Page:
After some time the resulting reactants are observed to see that the proteins had markers attached in the sections where the flows had been brought together. The central region 30 has two sets of electrodes that can pump fluids at different velocities in the same or opposite directions, by control of their drive voltages, in the manner discussed above. The smaller molecules can then diffuse across from one flow region to the next, while the larger proteins do not have time to diffuse in the opposite is direction. As a result it can ensure that there are enough of the smaller markers supplied to fully react with the larger molecules.
It could be that the smaller molecules fluoresce and bind to the larger protein molecules (that could be proteins) making them fluoresce under UV light. We can then observe if the proteins fluoresce.
If a user were looking to identify smaller molecules or particles such as a virus, then the virus can be bound with a larger molecule or colloidal particle before exposing the target substance to the fluorescent markers.
Rather than have an observer identify the fluorescence as is commonly employed now, UV light source 31 illuminates the resulting products and the current in a photo-diode 32 observed under the reactants on the same chip. The photodiode 23 has a filter 33 that only lets light through at the wavelength of the fluorescent molecules. The diode 32 may, for example, be a silicon diode defined using semiconductor processing directly under the electrodes that do the pumping. The electrodes can also be defined using silicon chip technology and could be made from TiN (Titanium nitride), or Al or Ti,or Tu. The filter 33 is made using layers of thin semitransparent metal (TiN) with a transparent insulator (silicon nitride or silicon dioxide) in between in the manner of a Fabry Perot interferometer.
The current generated in the diode 32 depends on the amount of fluorescent markers which depends on the number of larger molecules. The circuitry in the chip under the electrodes is designed to detect this current and give an electrical signal out of the chip to indicate the amount of target molecules present.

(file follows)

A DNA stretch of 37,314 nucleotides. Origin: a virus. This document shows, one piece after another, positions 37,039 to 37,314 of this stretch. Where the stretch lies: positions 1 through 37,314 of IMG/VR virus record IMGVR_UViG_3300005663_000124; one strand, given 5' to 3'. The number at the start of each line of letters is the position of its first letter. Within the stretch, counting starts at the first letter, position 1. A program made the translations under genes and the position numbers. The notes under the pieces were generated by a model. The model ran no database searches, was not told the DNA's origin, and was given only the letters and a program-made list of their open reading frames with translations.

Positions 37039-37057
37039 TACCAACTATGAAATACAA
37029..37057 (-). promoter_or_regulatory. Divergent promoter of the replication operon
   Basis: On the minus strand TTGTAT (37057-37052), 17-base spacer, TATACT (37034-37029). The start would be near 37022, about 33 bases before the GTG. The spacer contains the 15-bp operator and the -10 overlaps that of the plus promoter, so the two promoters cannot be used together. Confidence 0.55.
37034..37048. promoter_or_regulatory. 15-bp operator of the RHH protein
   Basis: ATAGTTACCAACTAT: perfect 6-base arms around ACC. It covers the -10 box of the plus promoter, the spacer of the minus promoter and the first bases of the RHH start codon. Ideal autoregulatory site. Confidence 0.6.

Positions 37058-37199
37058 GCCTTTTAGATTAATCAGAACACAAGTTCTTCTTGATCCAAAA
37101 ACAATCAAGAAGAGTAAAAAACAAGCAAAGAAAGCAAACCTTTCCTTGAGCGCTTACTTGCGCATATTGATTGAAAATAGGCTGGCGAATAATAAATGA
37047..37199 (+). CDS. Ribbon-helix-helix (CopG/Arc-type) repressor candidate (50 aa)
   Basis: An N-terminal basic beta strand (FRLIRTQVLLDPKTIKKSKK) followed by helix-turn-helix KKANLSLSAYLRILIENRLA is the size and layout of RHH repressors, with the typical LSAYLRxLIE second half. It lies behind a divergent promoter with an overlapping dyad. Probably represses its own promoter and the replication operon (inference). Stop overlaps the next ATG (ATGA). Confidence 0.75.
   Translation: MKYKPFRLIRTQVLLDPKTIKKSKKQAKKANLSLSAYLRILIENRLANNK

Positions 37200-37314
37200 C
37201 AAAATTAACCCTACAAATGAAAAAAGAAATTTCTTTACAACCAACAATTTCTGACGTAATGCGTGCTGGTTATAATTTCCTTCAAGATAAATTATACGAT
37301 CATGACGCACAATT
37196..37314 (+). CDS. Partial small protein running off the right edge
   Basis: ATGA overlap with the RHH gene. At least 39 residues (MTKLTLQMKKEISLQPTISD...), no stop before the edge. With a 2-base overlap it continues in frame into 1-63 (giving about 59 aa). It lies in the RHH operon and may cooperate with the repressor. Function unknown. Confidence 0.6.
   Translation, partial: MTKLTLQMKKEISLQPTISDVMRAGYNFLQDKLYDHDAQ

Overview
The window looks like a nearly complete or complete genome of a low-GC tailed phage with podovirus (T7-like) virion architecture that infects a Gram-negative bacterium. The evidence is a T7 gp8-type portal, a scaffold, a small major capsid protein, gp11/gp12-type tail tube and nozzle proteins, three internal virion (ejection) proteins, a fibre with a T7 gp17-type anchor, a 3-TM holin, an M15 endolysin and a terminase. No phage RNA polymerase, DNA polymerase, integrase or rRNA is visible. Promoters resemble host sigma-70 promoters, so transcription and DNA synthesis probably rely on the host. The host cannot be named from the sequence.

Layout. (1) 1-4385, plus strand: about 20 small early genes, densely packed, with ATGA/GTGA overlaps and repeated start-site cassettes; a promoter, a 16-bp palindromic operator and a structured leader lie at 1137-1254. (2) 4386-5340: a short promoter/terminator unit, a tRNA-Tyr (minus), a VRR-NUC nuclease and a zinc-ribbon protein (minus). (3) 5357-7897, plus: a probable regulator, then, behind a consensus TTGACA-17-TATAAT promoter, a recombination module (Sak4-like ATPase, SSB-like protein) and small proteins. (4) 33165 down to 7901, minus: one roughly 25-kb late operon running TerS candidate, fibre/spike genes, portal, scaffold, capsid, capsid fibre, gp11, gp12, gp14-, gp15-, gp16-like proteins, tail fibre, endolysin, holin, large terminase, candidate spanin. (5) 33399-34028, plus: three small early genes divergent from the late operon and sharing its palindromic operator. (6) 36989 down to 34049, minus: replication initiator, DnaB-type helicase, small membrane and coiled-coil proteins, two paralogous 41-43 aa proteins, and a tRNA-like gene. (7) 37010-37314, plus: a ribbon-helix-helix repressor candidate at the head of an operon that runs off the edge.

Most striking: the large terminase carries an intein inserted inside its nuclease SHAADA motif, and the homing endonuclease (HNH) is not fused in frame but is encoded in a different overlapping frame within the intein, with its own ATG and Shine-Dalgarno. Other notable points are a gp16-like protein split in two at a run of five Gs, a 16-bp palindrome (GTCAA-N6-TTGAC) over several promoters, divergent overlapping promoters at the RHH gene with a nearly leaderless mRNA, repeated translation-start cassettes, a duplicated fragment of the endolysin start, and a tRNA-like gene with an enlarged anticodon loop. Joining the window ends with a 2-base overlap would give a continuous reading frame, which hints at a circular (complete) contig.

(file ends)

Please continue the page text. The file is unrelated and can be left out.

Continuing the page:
The above structure can have pumping electrodes at the top and the bottom separated by a 100 micron spacer. The channels can be around 1 mm wide. These dimensions can be smaller but larger values to keep the costs of fabrication down.
Because the invention can not be used to introduce fluid into a region containing a gas, we must prepare the chip by immersing it in an ionic solution that will not react with the reagents. For many examples a slightly salty water solution is acceptable. This immersion procedure is performed in an ultrasonic bath to ensure that no bubbles are left behind. The top of the device then has a removable flexible film stuck over the holes to keep the chip clean until it is needed. To prevent the build up of back pressure on the fluids being pumped it must be ensured that the volume of the reservoirs above the holes is large in comparison to the volume of the reaction chambers and channels (tens of nanoleters).
A more integrated solution (shown in
The invention can provide mixing on a microscopic scale. This is very hard to do with prior art devices, but the invention can be employed can do this on very small length scales of a few tens of microns. This allow the speeding up of many reactions which are at the moment diffusion limited.
One technique for mixing uses four pairs of electrodes arranged to pump liquid in four different directions at right angles to each other. Such an arrangement is shown in
The electrodes are marked in grey and the arrows show the fluid flow over each region if they are all operated with the same AC voltage applied across pairs of electrodes.
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|U.S. Classification||204/547, 204/643|
|International Classification||B01L3/00, F04B19/00, G01N35/08, G01N37/00, B01F13/00, B01F5/00, B01J19/00, G01N27/447, B81B1/00|
|Cooperative Classification||B01L2300/0887, B01L3/502707, F04B19/006, B01F13/0076, B01L3/50273, B01L2400/0415, B01L3/502784|
|European Classification||B01L3/5027J4, B01L3/5027D, F04B19/00M, B01F13/00M6A|
|Mar 14, 2005||AS||Assignment|
Owner name: CAMBRIDGE UNIVERSITY TECHNICAL SERVICES, LTD., UNI
Free format text: ASSIGNMENT OF ASSIGNORS INTEREST;ASSIGNORS:MPHOLO, MOEKETSI;BROWN, BENJAMIN;SMITH, CHARLES GORDON;REEL/FRAME:015769/0180
Effective date: 20040623
|Nov 18, 2009||FPAY||Fee payment|
Year of fee payment: 4
|Jan 31, 2014||REMI||Maintenance fee reminder mailed|
|Jun 20, 2014||LAPS||Lapse for failure to pay maintenance fees|
|Aug 12, 2014||FP||Expired due to failure to pay maintenance fee|
Effective date: 20140620